Photo by James Gathany, CDC
Scientists propose measuring H1N1 impact
in life years lost. Its impact was greater than
perceived due to deaths of a disproportionate
number of children and young adults.
Some thought reaction to the 2009 H1N1 threat was overblown by the media, pharmaceutical companies and public health organizations. But due to the disproportionate number of children and young adults that died as a result of this strain of flu, some researchers have determined that the H1N1 impact was greater than perceived. They propose that life years lost is a more accurate measure of the impact of a public health crisis than mortality numbers without context.
With three colleagues, Fogarty scientists Dr. Cecile Viboud and Dr. Mark Miller analyzed age-group mortality data applied to the estimated deaths from this pandemic and they published their conclusions in PLoS Currents: Influenza. The findings are conservative because more waves of this flu are expected, along with more deaths, in 2010 and possibly beyond.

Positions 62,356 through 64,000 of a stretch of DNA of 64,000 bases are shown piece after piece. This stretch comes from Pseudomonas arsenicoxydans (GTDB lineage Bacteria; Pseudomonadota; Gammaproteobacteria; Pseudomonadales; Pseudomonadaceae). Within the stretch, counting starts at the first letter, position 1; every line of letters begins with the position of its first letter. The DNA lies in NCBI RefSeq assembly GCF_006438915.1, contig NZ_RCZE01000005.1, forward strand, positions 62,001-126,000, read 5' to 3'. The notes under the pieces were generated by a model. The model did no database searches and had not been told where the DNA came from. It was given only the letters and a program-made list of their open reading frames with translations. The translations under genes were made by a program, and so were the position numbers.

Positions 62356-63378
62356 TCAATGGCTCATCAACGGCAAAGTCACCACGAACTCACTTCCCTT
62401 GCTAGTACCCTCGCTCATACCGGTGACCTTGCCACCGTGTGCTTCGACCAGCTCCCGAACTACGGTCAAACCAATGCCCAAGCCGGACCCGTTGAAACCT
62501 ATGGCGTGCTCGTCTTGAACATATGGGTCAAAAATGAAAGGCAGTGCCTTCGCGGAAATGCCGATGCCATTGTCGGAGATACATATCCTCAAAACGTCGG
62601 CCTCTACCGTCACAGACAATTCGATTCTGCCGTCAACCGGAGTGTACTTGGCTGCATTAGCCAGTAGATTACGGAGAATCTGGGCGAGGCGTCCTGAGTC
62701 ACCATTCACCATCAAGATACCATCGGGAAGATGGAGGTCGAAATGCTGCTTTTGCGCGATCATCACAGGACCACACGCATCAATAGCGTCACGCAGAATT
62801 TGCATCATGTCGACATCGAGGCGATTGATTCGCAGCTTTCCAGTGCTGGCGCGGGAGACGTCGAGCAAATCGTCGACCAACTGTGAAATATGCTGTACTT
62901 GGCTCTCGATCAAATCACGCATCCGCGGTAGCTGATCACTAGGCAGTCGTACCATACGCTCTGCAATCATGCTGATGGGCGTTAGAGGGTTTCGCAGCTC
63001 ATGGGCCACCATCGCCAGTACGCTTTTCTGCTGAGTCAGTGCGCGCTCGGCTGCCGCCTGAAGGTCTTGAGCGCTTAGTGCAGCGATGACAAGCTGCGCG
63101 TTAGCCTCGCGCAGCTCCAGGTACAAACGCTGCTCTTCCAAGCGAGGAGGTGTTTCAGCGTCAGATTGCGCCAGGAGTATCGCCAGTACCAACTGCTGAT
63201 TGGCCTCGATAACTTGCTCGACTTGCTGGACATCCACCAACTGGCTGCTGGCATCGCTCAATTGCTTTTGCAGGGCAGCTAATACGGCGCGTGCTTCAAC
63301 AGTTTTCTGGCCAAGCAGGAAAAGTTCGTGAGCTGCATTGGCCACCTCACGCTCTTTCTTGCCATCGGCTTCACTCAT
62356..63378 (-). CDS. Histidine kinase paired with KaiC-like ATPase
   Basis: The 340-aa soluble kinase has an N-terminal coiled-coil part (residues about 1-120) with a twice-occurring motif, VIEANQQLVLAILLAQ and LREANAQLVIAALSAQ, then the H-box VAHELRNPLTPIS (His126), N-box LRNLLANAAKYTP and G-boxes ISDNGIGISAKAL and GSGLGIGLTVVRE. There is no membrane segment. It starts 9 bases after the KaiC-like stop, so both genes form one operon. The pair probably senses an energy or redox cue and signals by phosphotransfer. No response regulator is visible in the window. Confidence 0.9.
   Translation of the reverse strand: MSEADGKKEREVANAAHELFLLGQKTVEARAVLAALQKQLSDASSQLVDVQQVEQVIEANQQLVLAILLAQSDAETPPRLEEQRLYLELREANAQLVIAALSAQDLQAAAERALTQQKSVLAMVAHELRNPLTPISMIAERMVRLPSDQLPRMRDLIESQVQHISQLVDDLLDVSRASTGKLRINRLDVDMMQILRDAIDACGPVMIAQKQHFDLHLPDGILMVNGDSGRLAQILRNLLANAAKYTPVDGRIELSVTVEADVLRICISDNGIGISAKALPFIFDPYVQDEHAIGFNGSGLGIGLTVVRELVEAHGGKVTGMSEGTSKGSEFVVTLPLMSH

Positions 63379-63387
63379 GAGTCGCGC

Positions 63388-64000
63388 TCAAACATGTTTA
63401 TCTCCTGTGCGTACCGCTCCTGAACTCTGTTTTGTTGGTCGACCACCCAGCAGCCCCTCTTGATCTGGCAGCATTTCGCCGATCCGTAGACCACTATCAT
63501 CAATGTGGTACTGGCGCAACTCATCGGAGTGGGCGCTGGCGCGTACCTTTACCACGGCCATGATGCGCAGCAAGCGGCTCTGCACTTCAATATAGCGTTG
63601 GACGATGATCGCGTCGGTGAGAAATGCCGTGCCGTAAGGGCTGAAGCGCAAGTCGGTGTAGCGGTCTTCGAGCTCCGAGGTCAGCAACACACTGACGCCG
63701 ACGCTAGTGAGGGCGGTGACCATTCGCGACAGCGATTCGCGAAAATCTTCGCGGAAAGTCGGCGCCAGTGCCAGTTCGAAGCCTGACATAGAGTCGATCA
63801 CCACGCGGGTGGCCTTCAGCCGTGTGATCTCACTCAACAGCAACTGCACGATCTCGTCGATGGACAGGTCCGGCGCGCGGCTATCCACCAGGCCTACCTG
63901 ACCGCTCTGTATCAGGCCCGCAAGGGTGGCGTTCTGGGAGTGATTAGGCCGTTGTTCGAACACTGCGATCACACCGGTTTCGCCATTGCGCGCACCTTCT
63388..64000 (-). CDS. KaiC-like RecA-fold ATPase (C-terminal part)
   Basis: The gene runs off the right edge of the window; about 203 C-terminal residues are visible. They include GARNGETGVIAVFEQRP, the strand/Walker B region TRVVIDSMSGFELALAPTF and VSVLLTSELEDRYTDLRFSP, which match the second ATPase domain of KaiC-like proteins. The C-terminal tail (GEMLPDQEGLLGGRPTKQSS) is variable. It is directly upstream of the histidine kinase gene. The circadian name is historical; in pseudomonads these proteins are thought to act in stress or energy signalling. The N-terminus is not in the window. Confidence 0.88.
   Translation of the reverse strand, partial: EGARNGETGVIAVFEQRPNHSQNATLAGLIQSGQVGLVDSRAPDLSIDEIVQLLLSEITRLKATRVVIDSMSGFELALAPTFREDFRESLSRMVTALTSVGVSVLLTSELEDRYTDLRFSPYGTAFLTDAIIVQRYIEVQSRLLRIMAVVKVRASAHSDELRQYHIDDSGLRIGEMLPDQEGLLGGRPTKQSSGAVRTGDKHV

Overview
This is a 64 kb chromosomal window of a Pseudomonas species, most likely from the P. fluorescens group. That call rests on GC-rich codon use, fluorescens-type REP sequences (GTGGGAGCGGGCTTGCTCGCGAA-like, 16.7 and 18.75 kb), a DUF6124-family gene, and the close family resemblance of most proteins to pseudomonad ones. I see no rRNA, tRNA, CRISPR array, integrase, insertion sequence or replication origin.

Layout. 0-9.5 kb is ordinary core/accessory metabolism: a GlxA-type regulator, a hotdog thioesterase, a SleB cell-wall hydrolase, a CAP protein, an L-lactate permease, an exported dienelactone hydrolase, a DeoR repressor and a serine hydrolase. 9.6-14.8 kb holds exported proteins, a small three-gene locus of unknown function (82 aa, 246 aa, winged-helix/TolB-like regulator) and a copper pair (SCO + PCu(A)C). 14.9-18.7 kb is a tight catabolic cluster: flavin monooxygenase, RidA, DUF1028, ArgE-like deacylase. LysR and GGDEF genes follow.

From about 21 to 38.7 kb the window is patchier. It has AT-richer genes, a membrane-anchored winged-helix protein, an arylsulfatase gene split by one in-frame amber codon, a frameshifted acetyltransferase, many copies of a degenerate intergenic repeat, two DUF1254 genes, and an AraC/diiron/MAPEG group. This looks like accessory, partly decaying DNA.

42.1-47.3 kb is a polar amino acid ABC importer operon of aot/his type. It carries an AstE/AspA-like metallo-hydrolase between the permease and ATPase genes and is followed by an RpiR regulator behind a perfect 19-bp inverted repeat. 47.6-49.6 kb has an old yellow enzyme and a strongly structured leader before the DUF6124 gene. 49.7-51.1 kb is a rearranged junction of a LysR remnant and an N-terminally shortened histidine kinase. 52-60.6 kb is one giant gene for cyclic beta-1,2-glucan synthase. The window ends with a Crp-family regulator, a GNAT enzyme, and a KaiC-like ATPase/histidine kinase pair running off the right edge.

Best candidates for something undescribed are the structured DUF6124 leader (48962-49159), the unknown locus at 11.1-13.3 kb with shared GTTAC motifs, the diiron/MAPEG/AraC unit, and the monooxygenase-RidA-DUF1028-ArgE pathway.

According to the scientists, the true toll of this pandemic is between 334,000 and 1,973,000 years of life lost, putting its impact somewhere between a tough seasonal flu epidemic and the pandemic of 1968-69 that was called the "Hong Kong flu."
Concerns that the true severity of the 2009 influenza pandemic was underestimated led to this project. The World Health Organization in particular was criticized for responding too forcefully, issuing overzealous vaccine recommendations that put people at risk of unknown side-effects. Adding to that argument is recent news that out of 229 million doses of H1N1 vaccine that were made, approximately 71.5 million are about to expire and may be destroyed.
The authors affirm the recommendation to include the pandemic H1N1 virus antigen in the next seasonal vaccine formulation and urge government and public health organizations to be vigilant, and continue vaccination efforts and other preparations.